RJ: I think Mr Modi’s aim will be how do I win the next election? I think what has happened, unfortunately for him, is that because of some of the structural changes that were not done in the first few months, and they were missed opportunities… I think if we had done that, we would have solved our ‘hamesha’ problems of poverty, unemployment, corruption. You would have got a limited government, a rule of law, these are the standard elements that really create prosperity. That’s what should have been done.
The Congress and the BJP are the same. Congress has basically adopted the BJP’s cow and Hindu card, and the BJP has fallen for all the failed economic policies of the Congress, of subsidies and one scheme after another. India needed to make a clean break. This anti prosperity machine had to be crushed.
MC: Is NDA-2 a UPA-3?
RJ: I just see this as the continuity of the anti-prosperity machine that has been running in India since independence. That’s what needs to be broken. Now your question was what might Modi be thinking? I think election at the end of the day is a competitive decision that people have to make. So it’s a choice. And right now I think there’s a limited choice people have between the BJP and Congress, and the reality is that people are not excited by the BJP, and they tend to not see the Congress as the possible alternative.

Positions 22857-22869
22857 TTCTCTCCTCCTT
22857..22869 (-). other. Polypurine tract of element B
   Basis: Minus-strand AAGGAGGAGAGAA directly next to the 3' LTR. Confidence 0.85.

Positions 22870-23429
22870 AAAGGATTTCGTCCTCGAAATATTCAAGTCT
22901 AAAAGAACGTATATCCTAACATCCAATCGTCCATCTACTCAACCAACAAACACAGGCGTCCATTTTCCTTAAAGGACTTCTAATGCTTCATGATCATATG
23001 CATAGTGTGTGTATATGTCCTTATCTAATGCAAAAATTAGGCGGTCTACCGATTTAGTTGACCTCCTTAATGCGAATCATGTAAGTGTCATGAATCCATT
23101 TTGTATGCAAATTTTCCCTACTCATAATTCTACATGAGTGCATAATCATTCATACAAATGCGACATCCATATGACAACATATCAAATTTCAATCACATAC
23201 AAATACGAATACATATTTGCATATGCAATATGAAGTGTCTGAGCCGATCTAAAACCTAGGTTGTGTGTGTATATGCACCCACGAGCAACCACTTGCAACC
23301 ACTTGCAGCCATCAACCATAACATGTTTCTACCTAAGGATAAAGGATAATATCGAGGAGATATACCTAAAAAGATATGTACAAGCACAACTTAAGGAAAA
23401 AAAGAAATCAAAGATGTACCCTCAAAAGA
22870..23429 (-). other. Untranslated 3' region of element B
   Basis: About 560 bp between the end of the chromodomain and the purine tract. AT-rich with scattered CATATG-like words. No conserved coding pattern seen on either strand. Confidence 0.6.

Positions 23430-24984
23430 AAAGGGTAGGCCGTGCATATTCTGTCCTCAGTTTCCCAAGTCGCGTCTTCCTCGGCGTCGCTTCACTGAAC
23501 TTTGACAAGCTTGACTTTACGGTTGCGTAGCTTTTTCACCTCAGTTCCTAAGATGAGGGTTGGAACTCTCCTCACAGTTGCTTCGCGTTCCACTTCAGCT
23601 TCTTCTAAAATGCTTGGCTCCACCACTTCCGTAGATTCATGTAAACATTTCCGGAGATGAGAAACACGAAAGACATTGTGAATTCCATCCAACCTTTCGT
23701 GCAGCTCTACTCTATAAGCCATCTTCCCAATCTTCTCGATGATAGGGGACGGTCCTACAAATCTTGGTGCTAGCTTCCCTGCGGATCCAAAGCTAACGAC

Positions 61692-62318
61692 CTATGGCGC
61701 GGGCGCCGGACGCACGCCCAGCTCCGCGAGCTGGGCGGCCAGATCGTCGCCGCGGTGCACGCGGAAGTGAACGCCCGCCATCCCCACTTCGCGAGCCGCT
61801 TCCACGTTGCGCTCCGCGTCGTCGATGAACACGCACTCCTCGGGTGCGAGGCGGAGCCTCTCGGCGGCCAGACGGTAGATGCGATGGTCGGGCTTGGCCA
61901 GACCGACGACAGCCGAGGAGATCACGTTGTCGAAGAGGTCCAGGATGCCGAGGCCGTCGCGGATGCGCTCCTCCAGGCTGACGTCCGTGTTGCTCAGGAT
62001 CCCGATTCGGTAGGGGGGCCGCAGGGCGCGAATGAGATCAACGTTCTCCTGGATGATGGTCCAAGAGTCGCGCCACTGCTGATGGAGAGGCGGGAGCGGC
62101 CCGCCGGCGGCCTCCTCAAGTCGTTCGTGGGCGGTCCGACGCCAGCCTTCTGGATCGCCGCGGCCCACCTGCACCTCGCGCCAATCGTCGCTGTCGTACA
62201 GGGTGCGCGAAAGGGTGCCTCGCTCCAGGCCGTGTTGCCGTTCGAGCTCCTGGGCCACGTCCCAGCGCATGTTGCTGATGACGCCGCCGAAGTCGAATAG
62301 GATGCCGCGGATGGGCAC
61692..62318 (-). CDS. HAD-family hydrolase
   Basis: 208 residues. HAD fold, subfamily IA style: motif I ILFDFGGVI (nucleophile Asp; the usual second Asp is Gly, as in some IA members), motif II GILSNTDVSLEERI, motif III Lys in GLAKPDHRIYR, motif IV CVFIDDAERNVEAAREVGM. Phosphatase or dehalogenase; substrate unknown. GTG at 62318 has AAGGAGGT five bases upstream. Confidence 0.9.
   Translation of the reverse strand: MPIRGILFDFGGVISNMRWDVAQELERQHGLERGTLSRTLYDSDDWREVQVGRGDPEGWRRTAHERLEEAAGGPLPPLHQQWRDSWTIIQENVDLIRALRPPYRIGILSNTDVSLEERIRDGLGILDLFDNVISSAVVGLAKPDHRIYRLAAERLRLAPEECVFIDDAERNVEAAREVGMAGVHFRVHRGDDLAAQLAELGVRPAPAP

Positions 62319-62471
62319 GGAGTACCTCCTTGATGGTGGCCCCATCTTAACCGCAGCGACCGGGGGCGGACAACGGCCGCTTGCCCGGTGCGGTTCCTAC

I think Modi’s challenge in the next 4 months will be to really lay out a road map for his second term. He has to talk about prosperity, because all the other paths that are there will not leave the legacy that I think he will want to leave going forward in a second term.
MC: We’ve spoken about Modi at 250, but what if he manages to get 300?
RJ: For the first time since 1971, a party will have the ability to change India’s Constitution. If BJP gets 300-plus, and you need two-thirds in the Lok Sabha, with the support of allies they can easily get that. They will have control of the states and two-thirds majority in the Rajya Sabha and they will control half the states. That’s really what is required.
If you go back, NDA-1 had actually set up a Constitution Commission (Venkatachaliah Commission) to look at what changes would need to be made. They would have to be thinking about some of these things because, according to me, the root of India’s problem basically goes back to the rules which are embedded in the Constitution. We are changing rulers, but unless we change the rules, we have a problem.